Preservice Teachers’ Images of Scientists: Do Prior Science Experiences Make a Difference?
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Abstract This article presents the results of a mixed methods study that used the Draw-a-Scientist Test as a visual tool for exploring preservice teachers' beliefs about scientists. A questionnaire was also administered to 165 students who were enrolled in elementary (K-8) and secondary (8-12) science methods courses. Taken as a whole, the images drawn by preservice teachers reflected the stereotype of a scientist as a man with a wild hairdo who wears a lab coat and glasses while working in a laboratory setting. However, results indicated statistically significant differences in stereotypical components of representations of scientists depending on preservice teachers' program and previous science experiences. Post degree students in secondary science methods courses created images of scientists with fewer stereotypical elements than drawings created by students in the regular elementary program. Keywords Draw-A-Scientist Test (DAST) Mixed methods Preservice teachers Science education Visual data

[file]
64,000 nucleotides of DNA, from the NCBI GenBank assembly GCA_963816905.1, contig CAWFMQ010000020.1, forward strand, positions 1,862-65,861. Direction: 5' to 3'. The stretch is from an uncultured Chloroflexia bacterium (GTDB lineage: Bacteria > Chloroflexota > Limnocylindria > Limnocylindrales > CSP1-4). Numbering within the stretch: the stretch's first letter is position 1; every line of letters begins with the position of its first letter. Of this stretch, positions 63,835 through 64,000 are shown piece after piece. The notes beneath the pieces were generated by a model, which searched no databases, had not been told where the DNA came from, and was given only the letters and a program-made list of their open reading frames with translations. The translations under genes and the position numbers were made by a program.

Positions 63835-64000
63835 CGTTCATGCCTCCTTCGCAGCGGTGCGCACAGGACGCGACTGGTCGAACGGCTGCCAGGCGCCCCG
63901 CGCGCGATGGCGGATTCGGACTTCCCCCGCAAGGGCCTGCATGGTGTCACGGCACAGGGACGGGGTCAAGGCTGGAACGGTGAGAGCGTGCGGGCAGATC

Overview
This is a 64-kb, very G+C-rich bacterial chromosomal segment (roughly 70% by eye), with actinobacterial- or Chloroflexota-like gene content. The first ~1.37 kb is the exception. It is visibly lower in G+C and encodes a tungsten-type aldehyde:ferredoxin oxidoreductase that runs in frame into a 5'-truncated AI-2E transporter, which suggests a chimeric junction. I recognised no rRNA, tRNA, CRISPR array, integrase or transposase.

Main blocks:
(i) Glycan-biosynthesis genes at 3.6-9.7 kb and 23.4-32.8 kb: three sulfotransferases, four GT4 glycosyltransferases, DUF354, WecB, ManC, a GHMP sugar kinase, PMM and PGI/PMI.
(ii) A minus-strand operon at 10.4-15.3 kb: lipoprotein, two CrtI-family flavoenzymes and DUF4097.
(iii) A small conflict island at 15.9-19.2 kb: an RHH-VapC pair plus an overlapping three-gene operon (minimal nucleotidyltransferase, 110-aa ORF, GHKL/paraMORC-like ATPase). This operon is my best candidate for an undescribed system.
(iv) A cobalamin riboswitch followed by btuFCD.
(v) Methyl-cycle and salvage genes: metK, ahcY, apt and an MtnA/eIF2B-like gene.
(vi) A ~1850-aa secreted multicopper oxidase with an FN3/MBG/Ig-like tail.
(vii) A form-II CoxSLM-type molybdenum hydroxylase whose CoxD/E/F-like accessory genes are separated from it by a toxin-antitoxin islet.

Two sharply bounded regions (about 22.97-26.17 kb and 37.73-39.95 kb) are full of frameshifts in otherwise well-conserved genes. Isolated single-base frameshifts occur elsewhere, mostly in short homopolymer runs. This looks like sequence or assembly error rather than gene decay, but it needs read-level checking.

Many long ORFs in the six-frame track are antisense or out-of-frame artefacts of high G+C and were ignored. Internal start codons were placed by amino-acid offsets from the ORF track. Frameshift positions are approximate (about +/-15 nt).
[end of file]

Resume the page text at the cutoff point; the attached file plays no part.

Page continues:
Journal of Science Teacher Education
© 2012 Springer. This is an electronic version of an article published in Journal of Science Teacher Education, June 2013, Volume 24, Issue 4, pp 745-762. Journal of Science Teacher Education is available online at: http://link.springer.com// with the open URL of your article.
Science, Technology and Engineering Curriculum and Pedagogy